10 Pioneering Video Games That Were Way Ahead Of Their Time

Boldly going where no game had gone before.

Resident evil 4

Sometimes, the ambitions of a creator can exceed the limitations of technology, technology and imagination maintaining a seemingly uncooperative relationship. In fact, sometimes an invention can come along too soon, long before the world is adequately prepared for its arrival, leaving people confused, or downright concerned.

In regards to gaming, there have been countless games released ahead of their time that have attempted to revolutionise the medium, reinventing core concepts or reimagining narrative and gameplay preconceptions. In some cases, these games have been praised for their groundbreaking achievements; in others, they’ve been outright rejected, misinterpreted, or otherwise ignored in favour of more cautious, conventional or unadventurous titles.

Without a doubt, every example on this list has pioneered in one way or another, and while many have received the recognition they deserve, others have been disregarded, overlooked or otherwise forgotten. Without them, the current state of gaming would be virtually unrecognisable, these games having pushed the boundaries of possibility, transforming the medium into what it is today.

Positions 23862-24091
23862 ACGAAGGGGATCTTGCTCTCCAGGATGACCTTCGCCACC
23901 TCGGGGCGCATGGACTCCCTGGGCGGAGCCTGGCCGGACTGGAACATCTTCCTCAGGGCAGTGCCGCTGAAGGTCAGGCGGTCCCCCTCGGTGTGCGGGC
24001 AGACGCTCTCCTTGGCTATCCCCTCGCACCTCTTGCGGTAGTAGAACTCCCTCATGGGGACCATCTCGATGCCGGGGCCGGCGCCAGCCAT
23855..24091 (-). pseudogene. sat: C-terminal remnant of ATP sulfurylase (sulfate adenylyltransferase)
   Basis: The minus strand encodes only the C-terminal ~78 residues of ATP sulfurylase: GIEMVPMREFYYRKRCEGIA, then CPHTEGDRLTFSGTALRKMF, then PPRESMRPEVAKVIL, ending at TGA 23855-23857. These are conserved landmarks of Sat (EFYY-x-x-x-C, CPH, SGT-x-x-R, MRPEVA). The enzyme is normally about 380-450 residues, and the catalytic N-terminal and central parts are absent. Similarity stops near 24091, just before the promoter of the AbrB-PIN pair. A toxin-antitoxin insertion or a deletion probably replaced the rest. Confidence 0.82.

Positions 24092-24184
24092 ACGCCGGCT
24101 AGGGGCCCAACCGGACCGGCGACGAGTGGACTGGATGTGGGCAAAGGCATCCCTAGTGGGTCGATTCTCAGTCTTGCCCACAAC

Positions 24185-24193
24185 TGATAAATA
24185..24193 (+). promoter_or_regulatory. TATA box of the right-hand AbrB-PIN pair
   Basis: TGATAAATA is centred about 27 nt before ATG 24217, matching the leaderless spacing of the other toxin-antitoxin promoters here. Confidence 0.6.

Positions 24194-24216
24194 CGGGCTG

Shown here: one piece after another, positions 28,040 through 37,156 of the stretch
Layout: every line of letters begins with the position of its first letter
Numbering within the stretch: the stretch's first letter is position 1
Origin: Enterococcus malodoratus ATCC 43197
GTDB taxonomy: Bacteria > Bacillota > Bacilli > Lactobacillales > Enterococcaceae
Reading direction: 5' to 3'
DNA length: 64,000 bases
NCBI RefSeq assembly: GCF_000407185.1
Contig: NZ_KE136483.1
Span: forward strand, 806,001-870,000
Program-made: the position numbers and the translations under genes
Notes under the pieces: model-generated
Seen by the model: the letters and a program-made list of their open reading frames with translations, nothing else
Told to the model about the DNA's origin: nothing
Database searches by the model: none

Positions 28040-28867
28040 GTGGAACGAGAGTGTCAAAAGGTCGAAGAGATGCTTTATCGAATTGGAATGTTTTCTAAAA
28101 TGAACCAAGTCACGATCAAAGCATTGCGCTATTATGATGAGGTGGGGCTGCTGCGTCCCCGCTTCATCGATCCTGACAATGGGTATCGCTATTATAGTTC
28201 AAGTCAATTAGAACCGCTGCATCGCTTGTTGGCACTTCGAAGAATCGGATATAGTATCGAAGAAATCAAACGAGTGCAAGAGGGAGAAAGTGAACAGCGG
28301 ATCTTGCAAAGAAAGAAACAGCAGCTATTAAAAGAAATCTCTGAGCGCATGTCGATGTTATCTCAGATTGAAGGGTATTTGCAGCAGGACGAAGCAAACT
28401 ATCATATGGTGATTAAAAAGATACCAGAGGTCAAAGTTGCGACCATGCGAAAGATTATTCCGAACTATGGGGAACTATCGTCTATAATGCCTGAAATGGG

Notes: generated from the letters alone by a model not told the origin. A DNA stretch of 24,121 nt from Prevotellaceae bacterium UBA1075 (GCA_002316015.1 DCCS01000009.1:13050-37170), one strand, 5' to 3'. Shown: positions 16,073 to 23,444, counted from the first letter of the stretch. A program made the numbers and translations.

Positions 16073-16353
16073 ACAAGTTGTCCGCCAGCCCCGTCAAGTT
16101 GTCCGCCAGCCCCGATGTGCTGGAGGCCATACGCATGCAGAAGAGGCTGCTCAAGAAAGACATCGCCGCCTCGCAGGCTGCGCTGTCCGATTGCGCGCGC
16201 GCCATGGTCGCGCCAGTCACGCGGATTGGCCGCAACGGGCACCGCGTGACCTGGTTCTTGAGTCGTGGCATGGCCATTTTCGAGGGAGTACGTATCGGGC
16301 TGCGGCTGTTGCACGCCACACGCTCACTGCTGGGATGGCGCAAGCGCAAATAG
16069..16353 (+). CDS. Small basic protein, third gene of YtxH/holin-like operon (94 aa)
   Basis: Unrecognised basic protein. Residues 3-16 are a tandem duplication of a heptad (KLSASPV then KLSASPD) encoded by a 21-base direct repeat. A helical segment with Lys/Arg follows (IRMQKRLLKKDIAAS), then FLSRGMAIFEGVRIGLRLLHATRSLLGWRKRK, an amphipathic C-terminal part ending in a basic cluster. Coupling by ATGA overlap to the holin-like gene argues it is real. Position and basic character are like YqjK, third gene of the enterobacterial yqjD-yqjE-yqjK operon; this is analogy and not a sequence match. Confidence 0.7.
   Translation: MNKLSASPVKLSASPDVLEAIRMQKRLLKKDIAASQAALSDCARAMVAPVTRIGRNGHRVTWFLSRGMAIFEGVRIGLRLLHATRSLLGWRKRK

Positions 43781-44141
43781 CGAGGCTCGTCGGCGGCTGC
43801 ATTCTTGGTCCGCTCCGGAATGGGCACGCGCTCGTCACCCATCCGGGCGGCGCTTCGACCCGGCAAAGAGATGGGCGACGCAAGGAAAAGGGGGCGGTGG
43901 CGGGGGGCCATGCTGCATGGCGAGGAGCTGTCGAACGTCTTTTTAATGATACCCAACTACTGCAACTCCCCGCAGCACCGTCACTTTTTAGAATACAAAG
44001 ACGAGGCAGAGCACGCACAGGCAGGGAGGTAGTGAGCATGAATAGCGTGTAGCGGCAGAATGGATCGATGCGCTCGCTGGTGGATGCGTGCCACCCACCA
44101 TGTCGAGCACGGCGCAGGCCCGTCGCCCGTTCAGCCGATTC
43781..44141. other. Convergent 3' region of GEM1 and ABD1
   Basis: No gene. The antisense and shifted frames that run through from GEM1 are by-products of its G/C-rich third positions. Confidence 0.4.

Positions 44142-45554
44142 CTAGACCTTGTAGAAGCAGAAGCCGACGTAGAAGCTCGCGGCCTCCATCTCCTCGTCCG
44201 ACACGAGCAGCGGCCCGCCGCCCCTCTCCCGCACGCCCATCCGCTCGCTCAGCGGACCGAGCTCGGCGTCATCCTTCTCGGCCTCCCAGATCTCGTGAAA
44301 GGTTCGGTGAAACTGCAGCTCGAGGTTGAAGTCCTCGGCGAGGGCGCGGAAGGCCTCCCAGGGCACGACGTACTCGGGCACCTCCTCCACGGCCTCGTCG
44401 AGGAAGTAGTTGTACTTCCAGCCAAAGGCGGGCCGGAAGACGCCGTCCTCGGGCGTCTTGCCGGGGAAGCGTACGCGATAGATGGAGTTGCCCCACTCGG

As such, here are ten pioneering video games that have paved the way for everything to come…

10. Body Harvest

Resident evil 4

Released in 1998, Body Harvest was developed by DMA Design, and was originally planned to be published by Nintendo, but was dropped by the company following concerns relating to depictions of violence. In the game, players assume the role of a genetically engineered soldier capable of travelling through time, tasked with preventing numerous alien “harvests” being carried out in multiple locations throughout history.

Interestingly, the game was entirely non-linear, meaning players could venture wherever they pleased, tackling each individual section of the game in whatever order they preferred. Body Harvest also featured numerous sandbox elements, allowing players to commandeer their own vehicles, and wreak havoc in an open-world environment. As such, the game has been credited with revolutionising concepts which would eventually be popularised by Grand Theft Auto (DMA Design became Rockstar North), but has since been unfortunately eclipsed by the notoriety of that particular series.

Regardless, Body Harvest was remarkably ahead of its time, and - while it may appear considerably dated by modern standards - there was nothing quite like it back in 1998.


Formerly an assistant editor, Richard's interests include detective fiction and Japanese horror movies.